February 1935 Short Wave Craft
Wax nostalgic about and learn from the history of early electronics. See articles
from Short Wave Craft,
published 1930 - 1936. All copyrights hereby acknowledged.
Anyone other than a complete novice (Ham pun intended) at radio and antenna work is familiar with the basics types of directional antennas presented here. However, the universe of people knowledgeable about such things was very small in 1935, when this article appeared in Short Wave Craft magazine. An effort to educate operators and designers was really just beginning. The ½-wave dipoles shown here for the transmitter are somewhat directional at 2 dBi, and full-wave square loop antennas for receiving have a gain of around 3 dBi. However, the most significant direction-finding feature of a loop antenna is the comparatively deep null in its radiation pattern in the plane of the wire. That explains why direction-finding equipment, such as those on aircraft, typically use a loop antenna. When maximum precision is needed, Yagi, log periodic, parabolic dish, or other high gain antennas will be used.
Direction Finding with "Ultra Shorts"
Diagrams showing how to use "loop" aerials for ultra short-wave work.
Recently in this page, we mentioned some experiments which appeared in Wireless World, regarding the reception of ultra-short waves with loop aerials. In this resume, we pointed out that much work remained to be done along the lines of development of aerials and radiating systems for ultra-short wave transmission and reception.
In a more recent issue of the above publication, some further details have been presented, including an explanation for the apparent discrepancy in the direction of transmission of the very high frequency waves.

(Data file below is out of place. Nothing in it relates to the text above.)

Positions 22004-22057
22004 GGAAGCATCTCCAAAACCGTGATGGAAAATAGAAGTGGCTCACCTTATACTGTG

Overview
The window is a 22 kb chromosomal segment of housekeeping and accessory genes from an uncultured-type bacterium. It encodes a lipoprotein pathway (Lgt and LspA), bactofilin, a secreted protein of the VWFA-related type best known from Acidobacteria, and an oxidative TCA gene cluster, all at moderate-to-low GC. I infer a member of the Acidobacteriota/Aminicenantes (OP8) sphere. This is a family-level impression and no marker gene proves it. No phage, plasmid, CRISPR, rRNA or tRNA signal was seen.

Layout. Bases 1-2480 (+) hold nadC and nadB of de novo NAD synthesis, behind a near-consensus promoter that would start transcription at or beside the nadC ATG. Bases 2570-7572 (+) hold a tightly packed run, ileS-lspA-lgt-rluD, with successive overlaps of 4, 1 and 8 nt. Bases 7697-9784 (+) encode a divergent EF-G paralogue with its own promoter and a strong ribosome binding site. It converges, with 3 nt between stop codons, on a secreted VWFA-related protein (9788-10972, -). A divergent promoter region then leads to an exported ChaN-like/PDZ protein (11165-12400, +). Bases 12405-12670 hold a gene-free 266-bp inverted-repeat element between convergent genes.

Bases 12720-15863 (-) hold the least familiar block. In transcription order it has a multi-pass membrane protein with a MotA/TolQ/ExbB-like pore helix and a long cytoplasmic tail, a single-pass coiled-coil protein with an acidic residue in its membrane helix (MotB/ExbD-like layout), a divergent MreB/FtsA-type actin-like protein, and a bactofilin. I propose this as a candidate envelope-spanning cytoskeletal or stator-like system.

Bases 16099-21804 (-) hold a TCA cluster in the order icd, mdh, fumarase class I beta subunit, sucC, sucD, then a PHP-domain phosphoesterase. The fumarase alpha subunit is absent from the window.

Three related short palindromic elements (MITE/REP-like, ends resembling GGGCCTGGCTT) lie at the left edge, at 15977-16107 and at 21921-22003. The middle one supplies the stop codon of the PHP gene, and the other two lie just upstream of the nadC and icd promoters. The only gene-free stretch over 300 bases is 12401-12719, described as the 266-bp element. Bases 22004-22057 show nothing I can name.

It will be remembered that with a horizontally polarized transmitter, it was possible to receive signals with a vertically polarized loop, but with its plane at right-angles to the direction of the transmitter.
In the later article, it is shown how this is possible. If the loop is pointing toward the transmitter, as at A in the accompanying sketch, a signal will be picked up in the loop. Now, if the loop is maintained in the same position, but the transmitter polarized in a horizontal plane, the field is everywhere at right angles to the winding of the loop, and therefore produces no EMF in it; this position gives minimum signal strength. But if the loop is set as at C, the electrical field will be parallel to its top and bottom, and will induce in these two sides EMF's which are opposed to each other around the loop. Since all parts of the loop are now equidistant from the transmitter, the two EMF's should have the same magnitude and phase, so that the resultant EMF around the loop would be zero. But, if for any reason, the field is non-uniform in the vertical plane so that the EMF, say, in the top of the loop is greater than that in the bottom, there will be a resultant EMF around the circuit.
In practice, the presence of the receiver, just below the loop will probably cause sufficient distortion of the field, while there is also the effect of the earth to be considered, so that reception in this way becomes possible.
Posted August 4, 2017